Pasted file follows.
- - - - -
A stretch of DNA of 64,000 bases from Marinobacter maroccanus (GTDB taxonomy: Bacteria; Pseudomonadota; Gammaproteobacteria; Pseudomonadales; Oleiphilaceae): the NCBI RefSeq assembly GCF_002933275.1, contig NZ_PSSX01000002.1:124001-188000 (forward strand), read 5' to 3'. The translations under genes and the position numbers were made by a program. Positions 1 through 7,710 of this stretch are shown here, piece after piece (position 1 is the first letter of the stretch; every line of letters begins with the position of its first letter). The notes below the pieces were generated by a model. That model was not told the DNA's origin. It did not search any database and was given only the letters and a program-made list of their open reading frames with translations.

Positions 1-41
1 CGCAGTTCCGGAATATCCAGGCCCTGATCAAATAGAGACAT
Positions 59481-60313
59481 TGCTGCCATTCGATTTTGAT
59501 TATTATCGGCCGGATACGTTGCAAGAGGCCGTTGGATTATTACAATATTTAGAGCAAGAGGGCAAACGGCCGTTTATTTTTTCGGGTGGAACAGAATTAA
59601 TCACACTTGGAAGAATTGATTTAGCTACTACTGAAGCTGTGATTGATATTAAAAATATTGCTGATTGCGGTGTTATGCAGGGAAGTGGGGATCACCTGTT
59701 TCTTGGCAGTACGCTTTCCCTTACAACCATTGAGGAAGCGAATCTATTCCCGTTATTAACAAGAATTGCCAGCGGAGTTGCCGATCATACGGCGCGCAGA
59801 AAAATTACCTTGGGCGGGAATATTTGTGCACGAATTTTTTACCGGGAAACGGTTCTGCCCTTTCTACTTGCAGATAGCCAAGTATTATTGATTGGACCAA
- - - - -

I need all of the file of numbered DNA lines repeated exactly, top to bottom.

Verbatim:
A stretch of DNA of 64,000 bases from Marinobacter maroccanus (GTDB taxonomy: Bacteria; Pseudomonadota; Gammaproteobacteria; Pseudomonadales; Oleiphilaceae): the NCBI RefSeq assembly GCF_002933275.1, contig NZ_PSSX01000002.1:124001-188000 (forward strand), read 5' to 3'. The translations under genes and the position numbers were made by a program. Positions 1 through 7,710 of this stretch are shown here, piece after piece (position 1 is the first letter of the stretch; every line of letters begins with the position of its first letter). The notes below the pieces were generated by a model. That model was not told the DNA's origin. It did not search any database and was given only the letters and a program-made list of their open reading frames with translations.

Positions 1-41
1 CGCAGTTCCGGAATATCCAGGCCCTGATCAAATAGAGACAT
Positions 59481-60313
59481 TGCTGCCATTCGATTTTGAT
59501 TATTATCGGCCGGATACGTTGCAAGAGGCCGTTGGATTATTACAATATTTAGAGCAAGAGGGCAAACGGCCGTTTATTTTTTCGGGTGGAACAGAATTAA
59601 TCACACTTGGAAGAATTGATTTAGCTACTACTGAAGCTGTGATTGATATTAAAAATATTGCTGATTGCGGTGTTATGCAGGGAAGTGGGGATCACCTGTT
59701 TCTTGGCAGTACGCTTTCCCTTACAACCATTGAGGAAGCGAATCTATTCCCGTTATTAACAAGAATTGCCAGCGGAGTTGCCGATCATACGGCGCGCAGA
59801 AAAATTACCTTGGGCGGGAATATTTGTGCACGAATTTTTTACCGGGAAACGGTTCTGCCCTTTCTACTTGCAGATAGCCAAGTATTATTGATTGGACCAA